WELL, I enjoyed watching Doncaster’s 3-3 draw against Ipswich this afternoon – bags of incident, late goals, great goals, scrappy goals, crunching tackles and some pretty hopeless defending. Doncaster manager Sean O’Driscoll, however, was less positive.
“I thought the first half was like watching paint dry,” he said.
I like O’Driscoll. He’s a bit different. You see, there are managers who will deliver amusingly quirky soundbites after a game. And there are managers who will diss rivals and referees to cover a poor performance. And there are managers who treat every press conference as if it were gladiatorial combat.
O’Driscoll does none of that. Instead, he speaks very quietly. So quietly, that if you stand 10 feet away, you can’t make out what he’s saying. As a result, it can be somewhat disorientating the first time you experience one of his press conferences.
Taylor Parkes, who routinely writes the funniest articles in When Saturday Comes, once described the Doncaster manager as follows: “Sean O’Driscoll speaks so quietly that he’s drowned out by my wristwatch, and looks like he’s just been told his dog has three weeks to live.”
But in the era of the personality manager, O’Driscoll’s quietness is itself remarkable. It kind of makes him a character in his own right. (Harry Redknapp has long though so. When O’Driscoll was a player at Bournemouth in the 1980s, his then-manager Redknapp nicknamed him ‘Noisy’.)
It’s not just his quietness that marks O’Driscoll out as a bit different, though. His post-match thoughts are often delivered in a manner so downbeat that he makes Ted Chippington sound like Graham Norton. But if there’s room for a Norton in this world, there should always be room for a Chippington.
“I thought it was a poor performance,” O’Driscoll said after today’s game. “We put in a poor performance and scored three goals. Whether that’s down to the opposition or not, I don’t know. I didn’t think we got out of first gear. We haven’t played like that for a long time.”
But your team scored three goals, Sean, came the response from the assembled journalists. And even though the opener, scored by young striker Waide Fairhurst, was a bit scrappy, the other two were crackers.
He answered: “But that hides a multitude of sins, doesn’t it? We can talk about the goals, but I can’t remember us putting two passes together. We’re a passing team, so that’s worrying.”
I’ll be honest; I thought Doncaster’s passing was a bit better than that. But O’Driscoll went on to criticise his side’s defending, and those remarks were spot on.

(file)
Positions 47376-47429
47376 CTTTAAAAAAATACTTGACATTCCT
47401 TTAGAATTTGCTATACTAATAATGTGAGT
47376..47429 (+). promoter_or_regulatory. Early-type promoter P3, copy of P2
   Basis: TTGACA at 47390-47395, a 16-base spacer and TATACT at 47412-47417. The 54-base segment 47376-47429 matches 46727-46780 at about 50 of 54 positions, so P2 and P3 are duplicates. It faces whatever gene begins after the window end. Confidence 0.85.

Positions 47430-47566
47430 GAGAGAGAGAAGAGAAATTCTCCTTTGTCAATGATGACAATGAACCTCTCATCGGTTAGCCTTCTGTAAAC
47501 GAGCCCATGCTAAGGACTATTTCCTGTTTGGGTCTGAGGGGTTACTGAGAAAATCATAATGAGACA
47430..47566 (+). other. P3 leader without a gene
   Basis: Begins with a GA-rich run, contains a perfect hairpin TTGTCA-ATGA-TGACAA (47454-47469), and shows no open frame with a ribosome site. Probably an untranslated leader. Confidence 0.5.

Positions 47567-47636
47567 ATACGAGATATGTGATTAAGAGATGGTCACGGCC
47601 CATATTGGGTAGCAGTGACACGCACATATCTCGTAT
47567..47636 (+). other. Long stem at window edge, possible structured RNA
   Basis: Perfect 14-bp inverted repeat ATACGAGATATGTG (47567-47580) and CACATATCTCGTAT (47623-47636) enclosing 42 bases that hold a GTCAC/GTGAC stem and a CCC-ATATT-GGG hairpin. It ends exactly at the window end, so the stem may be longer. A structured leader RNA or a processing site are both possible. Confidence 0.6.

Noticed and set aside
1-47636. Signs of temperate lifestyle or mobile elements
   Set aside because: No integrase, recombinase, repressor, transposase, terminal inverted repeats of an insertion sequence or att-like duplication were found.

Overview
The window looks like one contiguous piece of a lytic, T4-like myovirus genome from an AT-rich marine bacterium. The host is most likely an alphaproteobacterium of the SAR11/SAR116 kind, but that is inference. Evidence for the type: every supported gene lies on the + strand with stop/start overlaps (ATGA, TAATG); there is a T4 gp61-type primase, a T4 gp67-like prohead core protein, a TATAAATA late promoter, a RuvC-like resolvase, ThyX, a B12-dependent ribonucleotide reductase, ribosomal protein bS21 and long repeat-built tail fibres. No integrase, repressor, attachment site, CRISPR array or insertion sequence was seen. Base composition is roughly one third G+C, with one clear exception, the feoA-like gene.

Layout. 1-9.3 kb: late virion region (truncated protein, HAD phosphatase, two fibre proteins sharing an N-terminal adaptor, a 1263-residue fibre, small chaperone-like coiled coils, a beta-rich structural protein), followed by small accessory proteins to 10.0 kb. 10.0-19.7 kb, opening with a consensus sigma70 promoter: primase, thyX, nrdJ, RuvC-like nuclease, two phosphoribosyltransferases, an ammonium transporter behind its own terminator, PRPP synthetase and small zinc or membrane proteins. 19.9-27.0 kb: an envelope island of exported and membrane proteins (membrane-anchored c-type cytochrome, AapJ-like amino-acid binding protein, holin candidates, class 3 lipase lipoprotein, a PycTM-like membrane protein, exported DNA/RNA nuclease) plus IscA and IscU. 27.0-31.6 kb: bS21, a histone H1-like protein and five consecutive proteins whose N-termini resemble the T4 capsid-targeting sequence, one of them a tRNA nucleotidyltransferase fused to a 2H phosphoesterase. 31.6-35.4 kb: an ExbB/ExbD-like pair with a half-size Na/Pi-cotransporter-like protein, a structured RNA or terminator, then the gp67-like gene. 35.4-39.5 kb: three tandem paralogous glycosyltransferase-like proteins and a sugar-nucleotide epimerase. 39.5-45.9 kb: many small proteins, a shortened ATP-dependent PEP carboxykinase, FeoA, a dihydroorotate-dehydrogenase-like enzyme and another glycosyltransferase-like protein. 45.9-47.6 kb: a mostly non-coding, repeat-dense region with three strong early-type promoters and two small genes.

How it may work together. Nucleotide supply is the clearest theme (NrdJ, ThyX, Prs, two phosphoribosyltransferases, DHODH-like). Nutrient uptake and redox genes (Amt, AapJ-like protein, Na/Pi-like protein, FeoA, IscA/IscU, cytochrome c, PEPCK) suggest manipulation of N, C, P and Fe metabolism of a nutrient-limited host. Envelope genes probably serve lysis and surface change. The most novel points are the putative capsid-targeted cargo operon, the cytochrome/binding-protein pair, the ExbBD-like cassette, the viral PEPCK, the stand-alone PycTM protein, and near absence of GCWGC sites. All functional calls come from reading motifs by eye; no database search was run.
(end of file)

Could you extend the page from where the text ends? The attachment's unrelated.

Not that Ipswich’s defending was any better. Eight games into the season, Roy Keane is still waiting for his first league win. The fact that they’ve kept one clean sheet all season is surely a factor.
The first goal they conceded today was soft, with left-back Damien Delaney getting in Richard Wright’s way as the keeper came to collect former Norwich defender Jason Shackell’s looping cross, and Fairhurst hooking in the loose ball.
But Ipswich had the better of the second half, drew level through teenage midfielder Jack Colbeck’s low drive – his first goal in senior football – and probably should have gone on to win the game.
Except that they then went behind again, when Martin Woods smashed in John Oster’s corner from the edge of the box. That was with 16 minutes to go. Then the game went a bit crazy.
Ipswich scored twice in three minutes, both times from set pieces as Doncaster dozed, rightly earning O’Driscoll’s criticism. Tamas Priskin charged in to head home Grant Leadbitter’s free kick, and then Lee Martin bundled in from close range from a corner after Tommy Smith had headed against the bar and Jaime Peters’ follow-up was cleared off the line.
At 3-2 up, Keane looked set for his first league win of the season. It would have come as a welcome relief after a testing couple of months, which saw reserve keeper Shane Supple quit the club – and the game – citing disillusionment with football, and Keane publicly declare that one or two members of his squad would never play for him again after a particularly pathetic display at West Brom. (Subsequent team selections have suggested that the object of Keane’s ire was midfielder Owen Garvan, who has not been selected for a matchday squad since.)
But if Keane was hoping to hang on for the win, he reckoned without Quinton Fortune.
Keane and Fortune were team-mates at Manchester United for half-a-dozen years. But since Fortune left Old Trafford in 2006, his career has taken a whole series of detours. A handful of games at Bolton, an unsuccessful trial at Sheffield United, a short stay in Serie B with Brescia, an even shorter stay in Belgium with Tubize.
He’s not even getting in the starting line-up at Doncaster, but he did make an impact from the bench today. With six minutes left, he collected the ball 25 yards from goal and curled a beauty into the top corner. Even O’Driscoll admitted it was “sublime” – although his praise was not unqualified.
“If he can score a goal like that every week, then it’s not a problem. I’ll stick him in the team,” O’Driscoll said. “But there are other parts to a midfielder’s game, and they were the things that let us down today.”
Keane couldn’t help but see a little humour in the fact that he was denied victory by an old mate – even if the draw meant that Ipswich had made their worst start to a season in 45 years.
Asked if Fortune had ever scored a goal like that at Old Trafford, Keane said: “He bloody didn’t, no. Not even in bloody training. Don’t worry, I’ll be seeing him in a minute.”
Sometimes, Quinton, you just can’t please anyone. Still, I enjoyed your goal, just as I enjoyed the match, just as I enjoyed listening to O’Driscoll’s thoughts on the match. And I could never spend an afternoon watching paint dry.